Feminism

A green anthropomorphic depiction of Tara, a female buddha
Elisabeth Feldman

The Pachamama, La Virgen, Parvati, Ala, Hera, the Cailleach, and the White Buffalo Calf Woman. Devotion to a masculine god was not always as widespread as in contemporary faith traditions, nor were feminine deities always relegated to gender roles we consider traditional today.

Anita is admittedly anxious about aging and what she'll have to re-negotiate about her body and her relationships as she gets older. Wisdom wanted.

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Anita is thinking more and more about entering the club of motherhood. But first, she'd appreciate a reality check on things we don't often talk about — like child care and health concerns around pregnancy and labor. Want to support this podcast? Subscribe on your favorite audio app, leave a review on Apple Podcasts, join the conversation at #EmbodiedWUNC or give to WUNC.


Anita loves podcasts, especially ones that make space for intimate, unexpected conversations. "The Only One In The Room," hosted by Laura Cathcart Robbins, is one of those shows. This episode explores the excitement and emotions of being in an open marriage.


Anita has a gut feeling none of us know as much as we should about the connection between our intestinal health and how our minds work.

Want to support this podcast? Subscribe on your favorite audio app, leave a review on Apple Podcasts, join the conversation at #EmbodiedWUNC or give to WUNC.


SeXXXed: Porn For All

Aug 20, 2020

Anita questions whether her inner feminist will ever let her come around to enjoying porn without shame.

Want to support this podcast? Subscribe on your favorite audio app, leave a review on Apple Podcasts, join the conversation at #EmbodiedWUNC or give to WUNC.


Anita realizes she never got 'the sex talk' growing up. And even if she had, it probably wouldn't have gone like this.

Want to support this podcast? Subscribe on your favorite audio app, leave a review on Apple Podcasts, join the conversation at #EmbodiedWUNC or give to WUNC.

Portrait of Cameron Dezen Hammon
Courtesy Cameron Dezen Hammon

From the time she was young, musician and writer Cameron Dezen Hammon craved a spiritual connection with the world around her.

One person films two people kissing. The two people kissing are leaning onto a bed.
Courtesy of Pink and White Productions

How comfortable are you talking about porn and erotica? Does it make you embarrassed? Ashamed? If you knew more about how porn is made, and how to navigate your own exploration of pleasure, would you still blush at the mention of it?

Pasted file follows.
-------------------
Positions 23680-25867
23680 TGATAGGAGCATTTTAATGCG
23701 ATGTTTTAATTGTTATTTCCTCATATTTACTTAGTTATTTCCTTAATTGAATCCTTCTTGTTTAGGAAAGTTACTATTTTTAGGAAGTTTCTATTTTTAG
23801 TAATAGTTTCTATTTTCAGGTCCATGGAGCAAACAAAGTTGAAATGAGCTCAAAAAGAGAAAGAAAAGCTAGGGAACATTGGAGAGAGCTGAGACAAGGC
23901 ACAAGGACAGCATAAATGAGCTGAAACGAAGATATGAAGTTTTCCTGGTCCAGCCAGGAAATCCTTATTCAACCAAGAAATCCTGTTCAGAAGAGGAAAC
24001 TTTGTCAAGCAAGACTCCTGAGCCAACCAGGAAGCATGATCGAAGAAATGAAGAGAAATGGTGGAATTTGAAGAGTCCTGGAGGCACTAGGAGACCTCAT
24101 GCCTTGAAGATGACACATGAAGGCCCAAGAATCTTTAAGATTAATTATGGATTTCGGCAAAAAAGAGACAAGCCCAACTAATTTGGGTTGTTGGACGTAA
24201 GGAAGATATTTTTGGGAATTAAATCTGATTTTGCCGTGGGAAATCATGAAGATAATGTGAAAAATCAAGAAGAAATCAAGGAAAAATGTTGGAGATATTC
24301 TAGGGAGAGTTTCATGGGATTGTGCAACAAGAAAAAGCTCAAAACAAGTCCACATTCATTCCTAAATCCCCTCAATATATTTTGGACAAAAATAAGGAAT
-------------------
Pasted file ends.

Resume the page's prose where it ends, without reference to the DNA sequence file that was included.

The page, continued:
Courtesy of Alexis Pauline Gumbs

A multi-year, daily writing practice taught Alexis Pauline Gumbs a lot about what it means to listen. Deeply influenced by the black feminist author and scholar Sylvia Wynter, Gumbs’ daily exercise changed the way she thinks about the stories that define humanity and how she percieves her own ancestry.

Charlotte Jarvis

Semen is a potent substance, both literally and symbolically. It was described by Chinese proverb as “equal to ten drops of blood”; by Sumerians as “a divine substance,” given to humanity by the god of water; and by Aristotle as “the most perfect component of our food.”

Book cover that reads 'Speaking of Feminism: Today's Activists On The Past, Present, And Future of The US Women's Movement.'
UNC Press

Why is feminism imagined as waves? These ocean waves, crashing then retreating, can make it appear like ideas come out of nowhere and eclipse everything that came before.

Oral history provides different frameworks for understanding the history of feminist activism.  Personal narratives of the movement capture the constant push and pull of ideology and action — how the definition "feminist" is constantly evolving and sometimes is irrelevant to real social progress. 

Matar standing next to some of her photographs.
Courtesy of Rania Matar

A teenage girl’s most intimate space is her bedroom. It is a place where she figures out who she is and tries on new identities. As Lebanese-American photographer Rania Matar watched her own daughters become teenagers, she became increasingly curious about the magic of that space.

Book cover
Courtesy of Negar Mottahedeh

In the aftermath of the overthrow of Iran's last monarch Mohammad Reza Shah, women in that country marked International Women’s Day for the first time in 50 years. The event held deep symbolic importance for the women who had been instrumental in that overthrow. But what was conceptualized as a celebration soon became a protest against a mandatory veiling decree.

a little angry man with his head turning red and ears blowing steam
Creative Commons

Rampant school shootings, mail bomb threats and a massacre at a synagogue give the impression that Americans are angry. And a quick flick through the news provides ample examples of leaders spouting angry rhetoric and encouraging violence. So, are Americans getting angrier?

Dopiaza / Flickr Creative Commons

In literature, film and popular culture, vegans have long been mocked and dismissed as naive, privileged white women who allow emotion to guide their lifestyles. Food choices are indeed shaped by class and race, but using a “vegan lens” to analyze what people see and read may allow them to better recognize these “enmeshed oppressions,” according to Western Carolina University English Professor Laura Wright. She’s the editor of “Through a Vegan Studies Lens: Textual Ethics and Lived Activism” (University of Nevada Press/2019). 

A picture of Ojore, standing near a swimming pool wearing goggles on his forehead.
Kate T. Parker

Do you have a piece of wisdom you wish you could share with your younger self?

Promotional photo from 1937 screwball comedy 'The Awful Truth' starring actors Irene Dunne and Cary Grant. The actors face away from each other and the scruffy actor dog sits between them.
Columbia Pictures

Film Curator Laura Boyes is a sucker for old romantic movies. But digging for gems from the golden age of cinema also tends to turn up sexist tropes: the two-dimensional secretary, naive blonde and women who flounder without significant male help.